5. Raw sugar, sugar as per Charak Samhita, has properties like thirst-quenching, cooling, and nourishing7 is also recommended in the diet. Besides, consumption of rice and thin soups of meats of wild game (open ranch meat in today’s context) is advised to keep up the strength in this season6.
    6. The inclusion of a yogurt, made a bit thin by addition of water and fresh vegetables such as cucumber, onion, and tomato. One can season it with a little salt and pepper. It helps to boost appetite, taste, and aid digestion. 
    7. Intake of various syrups made from fruits like parushaka (Grewia asiatica), Gambhari (Gmelina arborea), raisins, dates, and honey is advocated. For practical purposes, syrups made from dates or raisins, sandalwood, stone apple, and even pomegranate can be taken during summers. In the absence of modern-day refrigerators, the syrups were supposed to be stored in earthen pots to cool them and taken with the addition of a little natural camphor8. Natural camphor is a coolant, takes care of thirst, and is highly effective for pacifying Pitta9. 
    8. Use of raw coconut, and coconut water is highly recommended in one’s diet. Raw coconut is nourishing, unctuous, cooling, and strengthening. While coconut water is also a coolant, sweet in taste, quenches thirst, and balances Pitta dosha10.    
    9. For supper, one can season their food  with a pinch of powder of edible natural camphor. On the other hand, it is advised to expose buffalo milk to the Moon, mixed with raw sugar11. For the properties of buffalo milk and camphor see points 4 and 7 above. Moon as mentioned above is considered to have ‘Sauma’ cooling and nourishing properties, unlike the Sun which is ‘Agneya’ (fiery). The cooling and nourishing properties of moonlight are believed to enhance properties of buffalo milk. So go ahead and try it! 
    10. Cool water made aromatic with flowers like rose, jasmine, kewra (Pandanus odorifer), and patla (Bignonia suaveolens) is beneficial. Iced drinks are best avoided, as they tend to derange digestion and produce a morbid matter called ‘Ama’, which is the root cause of many diseases.

    To summarize: use of milk, ghee, sugary syrups, foods with more water content: dishes like gruels, porridge, watery fruits (melons), vegetables (cucumber, gourds, zucchini, mint leaves, etc.), thin soups and cooling food items like coconut, camphor (just a pinch), lotus stems, asparagus roots, dates, raisins should be included in the diet. Ample water intake should be maintained. All this will help balance Pitta and Vata dosha, nourish depleted Kapha dosha and keep the body hydrated and energized.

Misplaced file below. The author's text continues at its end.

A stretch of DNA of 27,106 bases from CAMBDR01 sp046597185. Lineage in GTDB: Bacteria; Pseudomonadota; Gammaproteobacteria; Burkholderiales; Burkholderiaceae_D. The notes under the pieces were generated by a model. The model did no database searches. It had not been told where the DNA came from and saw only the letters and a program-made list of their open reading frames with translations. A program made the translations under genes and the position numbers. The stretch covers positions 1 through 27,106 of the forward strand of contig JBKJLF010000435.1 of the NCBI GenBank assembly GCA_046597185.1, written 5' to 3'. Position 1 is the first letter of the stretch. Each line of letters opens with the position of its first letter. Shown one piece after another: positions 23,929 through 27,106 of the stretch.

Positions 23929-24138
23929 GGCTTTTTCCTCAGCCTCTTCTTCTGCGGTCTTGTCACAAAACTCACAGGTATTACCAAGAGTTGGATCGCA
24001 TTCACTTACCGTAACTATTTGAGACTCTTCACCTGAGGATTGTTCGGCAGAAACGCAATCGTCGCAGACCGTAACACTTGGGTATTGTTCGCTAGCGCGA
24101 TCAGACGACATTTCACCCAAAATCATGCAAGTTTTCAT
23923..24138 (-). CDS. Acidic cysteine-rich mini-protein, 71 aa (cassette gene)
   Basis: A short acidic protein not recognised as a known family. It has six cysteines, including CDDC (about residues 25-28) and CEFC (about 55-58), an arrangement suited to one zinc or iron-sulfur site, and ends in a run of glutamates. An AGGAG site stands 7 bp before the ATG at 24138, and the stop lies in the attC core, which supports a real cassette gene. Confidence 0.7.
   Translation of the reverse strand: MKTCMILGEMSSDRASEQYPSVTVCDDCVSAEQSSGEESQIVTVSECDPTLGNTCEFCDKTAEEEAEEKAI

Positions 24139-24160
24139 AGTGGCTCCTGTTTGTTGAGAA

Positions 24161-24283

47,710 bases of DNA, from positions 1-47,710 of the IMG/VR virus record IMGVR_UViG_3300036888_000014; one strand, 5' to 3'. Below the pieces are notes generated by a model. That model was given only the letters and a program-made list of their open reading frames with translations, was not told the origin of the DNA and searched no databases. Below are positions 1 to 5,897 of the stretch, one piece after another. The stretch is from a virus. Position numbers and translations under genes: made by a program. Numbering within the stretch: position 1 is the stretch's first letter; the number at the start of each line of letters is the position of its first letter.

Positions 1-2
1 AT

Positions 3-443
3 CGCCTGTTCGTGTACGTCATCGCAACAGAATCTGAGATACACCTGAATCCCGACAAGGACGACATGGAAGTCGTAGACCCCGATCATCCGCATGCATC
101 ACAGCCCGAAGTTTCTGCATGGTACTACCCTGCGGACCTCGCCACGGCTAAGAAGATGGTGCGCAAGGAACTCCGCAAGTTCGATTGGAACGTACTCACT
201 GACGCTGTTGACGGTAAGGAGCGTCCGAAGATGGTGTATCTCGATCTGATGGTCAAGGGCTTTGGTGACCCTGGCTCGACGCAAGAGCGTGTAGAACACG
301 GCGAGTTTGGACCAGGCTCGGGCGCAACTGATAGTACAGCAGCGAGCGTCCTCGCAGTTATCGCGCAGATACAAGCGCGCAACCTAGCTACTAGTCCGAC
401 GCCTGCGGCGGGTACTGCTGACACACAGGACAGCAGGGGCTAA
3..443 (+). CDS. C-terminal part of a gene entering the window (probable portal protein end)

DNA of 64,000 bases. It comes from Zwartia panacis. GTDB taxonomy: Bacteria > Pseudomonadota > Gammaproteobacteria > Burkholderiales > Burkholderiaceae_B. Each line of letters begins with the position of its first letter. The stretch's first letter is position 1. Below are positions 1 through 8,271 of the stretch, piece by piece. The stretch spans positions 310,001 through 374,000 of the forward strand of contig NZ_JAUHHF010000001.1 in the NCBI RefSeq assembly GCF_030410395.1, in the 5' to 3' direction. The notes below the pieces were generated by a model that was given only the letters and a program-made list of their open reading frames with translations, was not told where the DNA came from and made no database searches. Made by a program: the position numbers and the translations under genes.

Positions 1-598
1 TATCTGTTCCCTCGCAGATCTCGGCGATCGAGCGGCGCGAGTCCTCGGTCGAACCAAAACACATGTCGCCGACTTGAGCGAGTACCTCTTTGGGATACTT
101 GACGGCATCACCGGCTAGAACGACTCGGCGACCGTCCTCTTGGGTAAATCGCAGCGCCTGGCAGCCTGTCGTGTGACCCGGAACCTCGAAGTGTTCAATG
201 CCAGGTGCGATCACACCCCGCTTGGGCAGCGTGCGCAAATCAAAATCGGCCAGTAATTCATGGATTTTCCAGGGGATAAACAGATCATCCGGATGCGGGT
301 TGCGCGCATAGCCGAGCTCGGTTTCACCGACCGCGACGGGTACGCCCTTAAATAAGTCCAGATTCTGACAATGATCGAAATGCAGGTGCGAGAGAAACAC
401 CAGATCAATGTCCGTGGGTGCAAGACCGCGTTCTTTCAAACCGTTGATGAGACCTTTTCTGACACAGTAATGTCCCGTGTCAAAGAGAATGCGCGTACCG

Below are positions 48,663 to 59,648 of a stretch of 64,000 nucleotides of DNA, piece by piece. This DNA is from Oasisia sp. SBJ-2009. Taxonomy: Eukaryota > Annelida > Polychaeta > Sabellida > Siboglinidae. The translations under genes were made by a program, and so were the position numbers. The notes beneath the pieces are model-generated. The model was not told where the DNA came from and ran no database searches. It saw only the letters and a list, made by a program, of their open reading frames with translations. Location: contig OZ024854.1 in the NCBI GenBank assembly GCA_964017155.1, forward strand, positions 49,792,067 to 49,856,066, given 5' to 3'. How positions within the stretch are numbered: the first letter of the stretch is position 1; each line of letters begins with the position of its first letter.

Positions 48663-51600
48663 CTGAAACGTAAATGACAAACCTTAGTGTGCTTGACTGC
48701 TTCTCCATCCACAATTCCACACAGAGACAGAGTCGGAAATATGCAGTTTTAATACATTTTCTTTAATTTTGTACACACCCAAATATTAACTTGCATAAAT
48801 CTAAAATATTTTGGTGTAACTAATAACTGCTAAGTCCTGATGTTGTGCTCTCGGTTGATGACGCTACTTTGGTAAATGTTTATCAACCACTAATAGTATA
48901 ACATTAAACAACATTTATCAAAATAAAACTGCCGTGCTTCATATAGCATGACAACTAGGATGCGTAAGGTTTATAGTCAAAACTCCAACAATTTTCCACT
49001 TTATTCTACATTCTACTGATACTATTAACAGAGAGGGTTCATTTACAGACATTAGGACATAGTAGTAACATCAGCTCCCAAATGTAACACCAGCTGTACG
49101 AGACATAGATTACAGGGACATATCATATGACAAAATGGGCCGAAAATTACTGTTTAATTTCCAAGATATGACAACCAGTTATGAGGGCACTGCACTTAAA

READ MOREPitta Diet: Everything You Need To Know | The Perfect Late Summer Ayurveda Meal, According To Your Dosha | Ecstatic Rose Petal Drink


    1. Charak Samhita, Sutra Sthana, Chapter 30, verse 26, Page 587, Year 2018 edition, Chaukhamba Bharati Academy, Varanasi, India. 
    1. Sushruta Samhita, Sutra Sthana, Chapter 26 , verse 8,Page 84, 2015 reprint edition , Motilal Banarsidas, New Delhi. 
    1. Ashtang Hridayam, Sutra Sthana, Chapter 3, Verse 26-27, Page 30, Chaukhamba Sanskrit Sansathan, Varanasi, India, 10th Edition. 
    1. Ashtang Hridayam, Sutra Sthana, Chapter 3, Verse 27.5, Page 30, Chaukhamba Sanskrit Sansathan, Varanasi, India, 10th Edition. 
    1. Ashtang Hridayam, Sutra Sthana, Chapter 3, Verse 28, Page 31, Chaukhamba Sanskrit Sansathan, Varanasi, India, 10th Edition. 
    1. Charak Samhita, Sutra Sthana, Chapter 6, verse 27-28, Page 142, Year 2018 edition, Chaukhamba Bharati Academy, Varanasi, India. 
    1. Charak Samhita, Sutra Sthana, Chapter 27, verse 241, Page 553, Year 2018 edition, Chaukhamba Bharati Academy, Varanasi, India. 
    1. Ashtang Hridayam, Sutra Sthana Chapter 3, Verse 30-31, Page 31, Chaukhamba Sanskrit Sansathan, Varanasi, India, 10th Edition. 
    1. Dhanvantri Nighantu, Chandanadi Varga, Verse 33, E- Nighantu, 
    1. Kaidev Nighantu, Aushadhi Varga, Verse 268 and 270, E- Nighantu, 
    1. Ashtang Hridayam, Sutra Sthana Chapter 3, Verse 32, Page 31, Chaukhamba Sanskrit Sansathan, Varanasi, India, 10th Edition. 


    Written by: Dr Upasana Bhanot. She completed her bachelor's degree in Ayurveda (BAMS) from Kurukshetra University, Haryana, India and has been practicing since 25 years. She endeavors to simplify the complex concept of Ayurveda through her writings, practical solutions for promotion of health, through Ayurvedic diet, herbs and lifestyle interventions. 

    She has been recently awarded for her contributions to the Ayurvedic world, by a prestigious association of Ayurvedic practitioners in India.